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CLICK HERE TO VIEW A POWERPOINT PRESENTATION ON THE DCF SELL-SIDE PROCESS.

For over fifty years, DCF professionals have advised and assisted business owners wishing to sell their companies. For most owners, this is a once-in-a-lifetime event, so it is important to leave as little as possible to chance. Executing a well-devised plan is critical to maximizing the ultimate proceeds from the sale of the business. Based on our experience with over $17 billion in middle-market transactions, we honed our three-phase process in order to:

  • Maximize sale proceeds and benefits to the current shareholders,
  • Increase the likelihood of closing the transaction, and
  • Minimize time to closing and disruption of operations.
Phase One: Valuation

Phase One: Valuation

The valuation phase can be formal or informal and we are flexible in our approach. At a minimum we believe a firm understanding of value is critical to not only set realistic expectations, but on a preliminary basis, help identify the company’s nuances that either increase or potentially decrease value. There have been many instances wherethe valuation identified problems that needed addressing before launching the sell-side process.

The formal valuation process begins with a request for information about the business, followed by a detailed interview designed to provide information about the company’s history, management team, ownership, products and services, markets, customers, competition, suppliers, facilities, manufacturing processes and capacity, capital structure, contracts and licenses, as well as current and expected trends, along with issues in the industry and the economy. Once we understand how the business works, we analyze historical and prospective financial statements.Business owners can use the valuation process to understand where their companies are succeeding and address where they may be falling short.

At the core of our service, we are experts in business valuation. The valuation provides the opportunity for frank discussion with the owners regarding the value of the business, including areas of financial or operational concern to potential buyers.

Phase Two: Preparation for Sale

This phase includes research to determine the most probable buyers for the company. Once potential buyers are identified, we prepare a Confidential Information Memorandum (CIM) that explains the investment opportunity. The CIM is based in part on the information gathered in performing the formalvaluation. The CIM is a marketing document designed to summarize important information about the business to limit negative surprises during the due diligence process.

Phase three: Selling the Company

The third phase involves conducting a controlled marketing process for the company, analyzing and comparing competing offers, hosting buyer due diligence, and closing the deal.

Based on the number and quality of the Indications of Interest (IOIs) received as well as follow-up inquiries, negotiations will begin with selected potential buyers to determine one or more interested parties that may be invited to the data room and to engage in management interviews. The goal of the process will be:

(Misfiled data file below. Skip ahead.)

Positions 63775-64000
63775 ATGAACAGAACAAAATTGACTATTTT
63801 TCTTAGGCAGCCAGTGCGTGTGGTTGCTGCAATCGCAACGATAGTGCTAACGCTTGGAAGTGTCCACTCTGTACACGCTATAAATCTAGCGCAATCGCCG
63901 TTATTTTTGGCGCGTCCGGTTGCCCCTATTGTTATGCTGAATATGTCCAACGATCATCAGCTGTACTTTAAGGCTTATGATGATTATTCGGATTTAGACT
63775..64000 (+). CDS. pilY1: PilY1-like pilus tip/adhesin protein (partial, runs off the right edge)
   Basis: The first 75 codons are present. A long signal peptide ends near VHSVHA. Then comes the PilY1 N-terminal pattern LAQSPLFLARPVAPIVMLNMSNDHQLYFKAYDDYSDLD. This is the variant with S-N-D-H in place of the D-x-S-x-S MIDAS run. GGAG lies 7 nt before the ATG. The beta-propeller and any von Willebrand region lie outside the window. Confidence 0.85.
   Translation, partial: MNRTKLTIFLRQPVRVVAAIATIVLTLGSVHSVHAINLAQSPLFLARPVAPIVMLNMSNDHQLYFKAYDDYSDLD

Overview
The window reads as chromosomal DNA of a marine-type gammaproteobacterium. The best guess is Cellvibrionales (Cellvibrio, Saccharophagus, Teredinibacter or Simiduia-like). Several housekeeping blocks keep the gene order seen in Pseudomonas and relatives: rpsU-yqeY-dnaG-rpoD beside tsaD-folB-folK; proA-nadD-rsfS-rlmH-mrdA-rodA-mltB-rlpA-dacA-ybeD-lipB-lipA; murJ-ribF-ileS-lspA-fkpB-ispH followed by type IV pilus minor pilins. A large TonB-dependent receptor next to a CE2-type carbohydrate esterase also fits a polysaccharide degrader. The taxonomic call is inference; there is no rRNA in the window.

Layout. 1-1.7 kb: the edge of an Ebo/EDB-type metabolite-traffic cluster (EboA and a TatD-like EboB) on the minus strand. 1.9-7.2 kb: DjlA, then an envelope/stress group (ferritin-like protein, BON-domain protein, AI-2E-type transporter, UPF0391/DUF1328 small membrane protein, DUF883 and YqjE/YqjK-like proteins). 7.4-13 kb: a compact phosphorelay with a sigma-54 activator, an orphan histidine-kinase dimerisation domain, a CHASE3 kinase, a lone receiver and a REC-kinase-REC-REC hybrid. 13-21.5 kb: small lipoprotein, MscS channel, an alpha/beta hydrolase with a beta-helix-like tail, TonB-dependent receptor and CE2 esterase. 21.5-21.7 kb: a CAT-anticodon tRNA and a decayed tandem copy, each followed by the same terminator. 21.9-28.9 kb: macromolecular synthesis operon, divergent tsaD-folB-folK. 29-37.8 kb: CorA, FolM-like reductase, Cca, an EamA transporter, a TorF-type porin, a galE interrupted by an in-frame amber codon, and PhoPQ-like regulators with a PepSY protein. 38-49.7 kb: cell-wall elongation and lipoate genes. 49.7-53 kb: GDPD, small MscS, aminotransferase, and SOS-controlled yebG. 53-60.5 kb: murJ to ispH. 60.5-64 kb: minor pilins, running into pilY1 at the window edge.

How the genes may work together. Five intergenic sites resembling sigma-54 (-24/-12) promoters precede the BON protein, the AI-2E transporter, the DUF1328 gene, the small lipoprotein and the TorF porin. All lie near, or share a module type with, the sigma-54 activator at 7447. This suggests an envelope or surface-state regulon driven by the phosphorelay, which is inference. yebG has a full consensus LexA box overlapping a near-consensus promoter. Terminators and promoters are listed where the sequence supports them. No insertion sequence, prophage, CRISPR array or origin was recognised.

• To narrow the list of interested parties to only those that can close and to do so promptly,
  • To ensure the seller understands the IOI terms, and
  • To assure that these terms will ultimately be transferred appropriately to a Letter of Intent (LOI).

The two or three potential buyers (finalists) who have submitted the best LOIs are invited to conduct due diligence, which takes place in the data room – a physical room either off site or a virtual room accessed electronically. Many potential transactions have fallen apart due to poorly prepared data rooms or due to data that conflicted with the CIM. By properly organizing the data in Phase One, this risk is substantially reduced.

On completion of due diligence, a single LOI is negotiated with the finalist. The LOI resembles a written contract, but is not completely binding. The portions of the LOI that are binding include such items as non-disclosure agreements, a covenant to negotiate in good faith, or a “stand-still” or “no-shop” provision promising exclusive rights to negotiate. The LOI’s negotiations ultimately drive both sides toward closing.

Closing involves the selling company’s attorney, as well as a specialized transaction attorney hired specifically for this process. Of course, the selling company’s accountants will play a crucial role throughout this process.

Phase Three can take up to four months, as it is not unusual that the selected potential buyer will want between 45 and 60 days to close. As a rule of thumb, we tell our clients to be prepared for a nine-month process in total – Phase One through closing. Of course, timing can vary either way.

Selling a business requires a disciplined process executed by experienced people. DCF professionals have been involved in assisting clients buy and sell hundreds of businesses. We believe there is no substitute for our expertise in valuing businesses, our understanding of both seller’s and buyer’s needs, our experience assisting with financing, and our adherence to a disciplined process. To discuss the potential sale of a business in confidence, please contact us.

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Decosimo Corporate Finance, LLC

819 Broad St. Chattanooga, TN 37402

(423) 266-4000

Monday – Friday: 9AM – 5PM

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